ESSAY: The Subconscious of G-d
Why has a most crucial element of our faith been a mystery
for thousands of years?
A TELLING STORY: Accommodations
Would G-d spend the night here?
INSIGHTS: On Truth and Falsehood
The only fool, the boldest of thieves and the greatest
I see it, but not now; I behold it, but it is not near.
A star shall come forth from Jacob, and a scepter shall rise
up from Israel...
from Bilaams prophecy on Moshiach, Numbers
[Regarding the time of the Redemption,] the Heart does
not reveal to the Mouth
Zohar, part I, 8a
Fundamental to our faith is the daily anticipation of the
Redemption: not only a belief in, but also a constant expectation
of, Moshiachs imminent coming. In the words of Maimonides,
one who does not believe in him, or does not anticipate
his coming disavows the whole of Judaism.
The Torah is replete with references to the end of
days and the state of universal harmony and perfection
that it will bring. However, there is no clear indication
as to when it will come: we havent been given a time
or date for the final Redemption. The Zohar goes so far as
to say that, with regard to the time for the Moshiachs
coming, The [divine] heart does not reveal to the [divine]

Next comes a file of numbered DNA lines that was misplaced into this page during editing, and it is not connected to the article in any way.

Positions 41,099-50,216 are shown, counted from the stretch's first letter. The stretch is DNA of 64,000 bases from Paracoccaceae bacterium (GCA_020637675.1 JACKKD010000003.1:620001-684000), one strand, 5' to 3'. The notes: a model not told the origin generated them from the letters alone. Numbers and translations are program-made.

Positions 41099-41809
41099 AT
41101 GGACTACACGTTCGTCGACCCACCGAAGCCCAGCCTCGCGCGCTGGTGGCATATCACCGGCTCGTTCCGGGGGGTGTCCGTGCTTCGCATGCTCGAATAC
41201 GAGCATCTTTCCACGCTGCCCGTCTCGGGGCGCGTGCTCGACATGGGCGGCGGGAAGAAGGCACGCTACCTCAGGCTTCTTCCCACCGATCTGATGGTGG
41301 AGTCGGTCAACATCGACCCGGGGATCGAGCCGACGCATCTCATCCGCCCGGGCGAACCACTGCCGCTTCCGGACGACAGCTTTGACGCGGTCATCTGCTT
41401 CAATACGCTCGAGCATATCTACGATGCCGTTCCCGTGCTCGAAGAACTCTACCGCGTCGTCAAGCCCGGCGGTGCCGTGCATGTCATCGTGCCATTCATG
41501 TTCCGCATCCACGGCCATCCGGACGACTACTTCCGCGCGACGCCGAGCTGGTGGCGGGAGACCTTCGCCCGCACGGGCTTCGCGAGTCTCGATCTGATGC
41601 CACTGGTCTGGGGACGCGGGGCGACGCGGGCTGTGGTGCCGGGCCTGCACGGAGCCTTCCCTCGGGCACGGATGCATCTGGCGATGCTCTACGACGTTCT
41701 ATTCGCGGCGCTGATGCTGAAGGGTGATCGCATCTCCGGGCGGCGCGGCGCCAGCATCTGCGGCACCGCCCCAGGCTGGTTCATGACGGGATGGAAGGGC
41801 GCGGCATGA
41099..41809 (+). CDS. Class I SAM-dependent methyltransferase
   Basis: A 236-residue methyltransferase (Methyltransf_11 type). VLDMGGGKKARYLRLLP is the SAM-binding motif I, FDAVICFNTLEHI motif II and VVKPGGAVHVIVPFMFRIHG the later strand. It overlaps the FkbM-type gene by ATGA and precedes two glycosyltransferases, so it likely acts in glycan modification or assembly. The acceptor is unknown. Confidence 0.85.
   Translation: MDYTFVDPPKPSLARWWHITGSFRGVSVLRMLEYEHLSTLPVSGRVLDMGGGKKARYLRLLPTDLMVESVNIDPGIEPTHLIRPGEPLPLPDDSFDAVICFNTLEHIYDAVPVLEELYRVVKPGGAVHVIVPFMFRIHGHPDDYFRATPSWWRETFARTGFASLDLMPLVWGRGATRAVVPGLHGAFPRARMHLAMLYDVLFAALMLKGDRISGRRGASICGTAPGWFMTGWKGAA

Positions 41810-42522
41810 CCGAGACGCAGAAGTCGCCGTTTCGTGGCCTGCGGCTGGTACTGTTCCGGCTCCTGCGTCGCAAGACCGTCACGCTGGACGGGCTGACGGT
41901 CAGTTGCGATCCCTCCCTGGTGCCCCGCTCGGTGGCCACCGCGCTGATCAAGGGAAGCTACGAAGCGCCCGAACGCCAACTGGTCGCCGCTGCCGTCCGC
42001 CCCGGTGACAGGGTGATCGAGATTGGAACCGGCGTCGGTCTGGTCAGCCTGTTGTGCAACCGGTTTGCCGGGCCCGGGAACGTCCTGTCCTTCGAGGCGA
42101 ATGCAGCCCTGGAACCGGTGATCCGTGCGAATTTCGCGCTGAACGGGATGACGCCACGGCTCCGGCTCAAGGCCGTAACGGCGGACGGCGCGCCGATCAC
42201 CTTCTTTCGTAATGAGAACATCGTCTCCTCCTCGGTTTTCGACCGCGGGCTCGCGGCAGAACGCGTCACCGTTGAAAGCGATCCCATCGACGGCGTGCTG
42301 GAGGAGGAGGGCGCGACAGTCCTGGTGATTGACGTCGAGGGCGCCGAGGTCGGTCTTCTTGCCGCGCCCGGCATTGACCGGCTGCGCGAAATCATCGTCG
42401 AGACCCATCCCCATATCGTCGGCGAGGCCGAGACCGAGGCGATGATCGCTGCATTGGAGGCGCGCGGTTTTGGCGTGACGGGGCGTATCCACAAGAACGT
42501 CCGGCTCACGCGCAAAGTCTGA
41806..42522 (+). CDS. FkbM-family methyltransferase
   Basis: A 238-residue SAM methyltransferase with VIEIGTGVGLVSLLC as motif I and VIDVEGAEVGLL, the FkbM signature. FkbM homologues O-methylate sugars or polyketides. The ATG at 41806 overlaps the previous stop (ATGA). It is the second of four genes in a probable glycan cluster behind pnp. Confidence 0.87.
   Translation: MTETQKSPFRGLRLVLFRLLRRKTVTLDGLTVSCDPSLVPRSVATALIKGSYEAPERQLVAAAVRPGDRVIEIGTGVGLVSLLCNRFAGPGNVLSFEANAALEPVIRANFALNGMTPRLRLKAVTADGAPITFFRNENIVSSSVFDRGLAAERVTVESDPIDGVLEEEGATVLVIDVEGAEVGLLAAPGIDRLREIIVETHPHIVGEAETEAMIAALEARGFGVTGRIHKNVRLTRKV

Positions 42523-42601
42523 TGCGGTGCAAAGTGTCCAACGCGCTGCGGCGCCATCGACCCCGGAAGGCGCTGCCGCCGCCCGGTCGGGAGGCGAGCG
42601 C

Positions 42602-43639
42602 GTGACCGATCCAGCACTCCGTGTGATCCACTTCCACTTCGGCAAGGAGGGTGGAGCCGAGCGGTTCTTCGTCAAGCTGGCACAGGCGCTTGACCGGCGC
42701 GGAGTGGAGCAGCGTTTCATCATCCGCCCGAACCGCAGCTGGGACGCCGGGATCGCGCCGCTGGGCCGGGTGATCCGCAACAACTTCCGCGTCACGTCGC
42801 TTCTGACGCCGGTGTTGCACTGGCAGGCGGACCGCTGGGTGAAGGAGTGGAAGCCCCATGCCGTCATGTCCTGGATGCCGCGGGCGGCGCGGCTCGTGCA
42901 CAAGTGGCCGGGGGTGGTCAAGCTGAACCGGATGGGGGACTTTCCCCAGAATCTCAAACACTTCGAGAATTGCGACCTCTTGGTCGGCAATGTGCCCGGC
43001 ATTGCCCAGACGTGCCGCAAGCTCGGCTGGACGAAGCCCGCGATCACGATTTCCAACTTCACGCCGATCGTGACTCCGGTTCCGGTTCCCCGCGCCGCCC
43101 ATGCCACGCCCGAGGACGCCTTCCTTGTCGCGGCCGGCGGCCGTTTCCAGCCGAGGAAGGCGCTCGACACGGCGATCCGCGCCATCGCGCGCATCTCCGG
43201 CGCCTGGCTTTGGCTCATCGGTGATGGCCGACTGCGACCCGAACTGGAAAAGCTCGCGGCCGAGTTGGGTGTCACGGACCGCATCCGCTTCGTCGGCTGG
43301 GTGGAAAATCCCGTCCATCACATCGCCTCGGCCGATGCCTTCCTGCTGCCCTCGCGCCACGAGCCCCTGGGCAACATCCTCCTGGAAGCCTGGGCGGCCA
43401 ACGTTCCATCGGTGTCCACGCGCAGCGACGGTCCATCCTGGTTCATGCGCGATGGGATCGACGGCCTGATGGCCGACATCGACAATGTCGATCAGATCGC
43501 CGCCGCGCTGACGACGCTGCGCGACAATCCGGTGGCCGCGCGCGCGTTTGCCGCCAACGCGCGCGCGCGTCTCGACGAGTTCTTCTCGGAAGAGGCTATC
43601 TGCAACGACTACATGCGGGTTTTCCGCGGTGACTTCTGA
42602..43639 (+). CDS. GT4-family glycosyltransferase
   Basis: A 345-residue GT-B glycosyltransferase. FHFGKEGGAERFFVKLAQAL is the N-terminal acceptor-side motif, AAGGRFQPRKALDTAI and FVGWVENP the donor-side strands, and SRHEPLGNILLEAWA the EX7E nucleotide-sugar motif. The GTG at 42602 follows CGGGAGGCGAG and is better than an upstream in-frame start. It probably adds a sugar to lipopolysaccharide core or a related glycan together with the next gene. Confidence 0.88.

mouth, implying that G-d cannot articulate it even to
Why, indeed, has this been kept a secret from us? Why has
such a crucial element of our faith been a mystery for thousands
of years? And what does it mean that G-ds heart
does not convey it to His own mouth?
Speaking a World
The Torah, speaking in the language of men, describes the divine act of creation
as an act of speech: G-d said Let there be light,
Let the earth sprout forth greenery,
and so on, and the various elements of existence came into
Chassidic teaching takes this a step further: the world is
the speech of G-d. The divine utterances of Genesis are not
merely mediums or forces which bring the creations into existence,
but are the very essence of their being. What we perceive
as a stone, a human being or a physical law is, in truth,
the divine communication that it should exist.
Why speech? Why is and G-d said the appropriate
metaphor to borrow from human experience to describe what
happened at creation? Because despite its apparent formidability,
our world can hardly be said to exist at all. Is what we experience
as reality in fact real? Yes and no, say the Chassidic
masters. On the one hand, it is wholly dependent upon its
Creator, every fraction of time, for being and life. As one
Chassidic thinker put it, if G-d no longer wished that our
world should exist, G-d forbid, He need not destroy itthe